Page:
Tammuz was a rainy, cloud-filled month that year in Chicago. The Ribnitzer Rebbe, who had traveled to Chicago for a wedding, wanted to say Kiddush Levanah, but as the days passed, the sky remained cloudy, and the moon could not be seen. It was one of the last nights on which Kiddush Levanah could still be said for Tammuz. The Rebbe stood outside with a small group of men, trying to catch a glimpse of the moon—but it was simply not visible.
The Rebbe called over his gabbai. “Please take this towel and dip it into the mikveh,” he instructed.
When the gabbai returned with the wet towel, the Rebbe thanked him, took the towel, and flicked it several times toward the sky. Suddenly the clouds parted in the sky, and the moon appeared, shining brightly.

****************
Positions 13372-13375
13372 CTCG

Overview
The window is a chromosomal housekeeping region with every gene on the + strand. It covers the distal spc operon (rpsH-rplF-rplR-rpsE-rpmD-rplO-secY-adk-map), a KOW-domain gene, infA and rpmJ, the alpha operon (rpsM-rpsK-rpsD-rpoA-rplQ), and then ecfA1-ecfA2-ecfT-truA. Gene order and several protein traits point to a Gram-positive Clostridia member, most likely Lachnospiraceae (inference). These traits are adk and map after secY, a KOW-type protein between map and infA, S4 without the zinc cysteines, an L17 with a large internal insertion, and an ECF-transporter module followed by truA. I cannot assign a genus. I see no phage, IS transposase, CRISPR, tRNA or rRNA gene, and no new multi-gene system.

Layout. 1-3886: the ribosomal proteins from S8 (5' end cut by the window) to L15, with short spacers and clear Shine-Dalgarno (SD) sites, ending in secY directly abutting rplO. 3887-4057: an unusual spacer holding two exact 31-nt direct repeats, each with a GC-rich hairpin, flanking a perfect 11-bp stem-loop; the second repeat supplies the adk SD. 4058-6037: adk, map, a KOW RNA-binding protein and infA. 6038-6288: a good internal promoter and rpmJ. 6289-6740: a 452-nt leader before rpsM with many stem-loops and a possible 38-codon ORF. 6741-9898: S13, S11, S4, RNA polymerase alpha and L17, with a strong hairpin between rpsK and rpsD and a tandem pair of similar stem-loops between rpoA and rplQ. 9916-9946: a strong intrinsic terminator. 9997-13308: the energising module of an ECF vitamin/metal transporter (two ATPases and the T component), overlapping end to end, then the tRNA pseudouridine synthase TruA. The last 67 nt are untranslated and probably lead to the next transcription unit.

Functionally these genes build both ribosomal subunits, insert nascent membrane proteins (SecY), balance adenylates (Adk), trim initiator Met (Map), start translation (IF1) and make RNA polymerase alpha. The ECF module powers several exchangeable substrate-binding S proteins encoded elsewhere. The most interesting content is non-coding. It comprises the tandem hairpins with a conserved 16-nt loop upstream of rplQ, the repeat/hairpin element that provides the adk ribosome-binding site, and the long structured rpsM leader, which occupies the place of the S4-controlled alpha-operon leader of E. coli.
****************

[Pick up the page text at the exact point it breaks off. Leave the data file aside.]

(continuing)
The Rebbe was able to recite Kiddush Levanah.
True story. I know, because that wedding in Chicago, for which the Ribnitzer Rebbe had traveled to the Windy (and cloudy) City, was that of my parents, and I’d heard this amazing story a few times from them.
Though you’d probably have believed the story even without this personal add-on—because, after all, we’re talking about the Ribnitzer Rebbe here, the tzaddik for whom mofsim and miracles were commonplace.
Now you can read an entire book about the Ribnitzer Rebbe’s greatness and the miracles he helped bring about! The Ribnitzer Rebbe was authored by a close chassid and confidant of the Rebbe, Rabbi Avraham (Romi) Cohn, who witnessed firsthand many of the eye-popping “miracle worker” stories that he relates. In addition to the memories, anecdotes, and lessons written about in this book, it also includes many photos, as well as a synopsis of the Rebbe’s early years in the USSR.
Prepare to be mesmerized by The Ribnitzer Rebbe. Prepare to be inspired.
Click here to purchase online.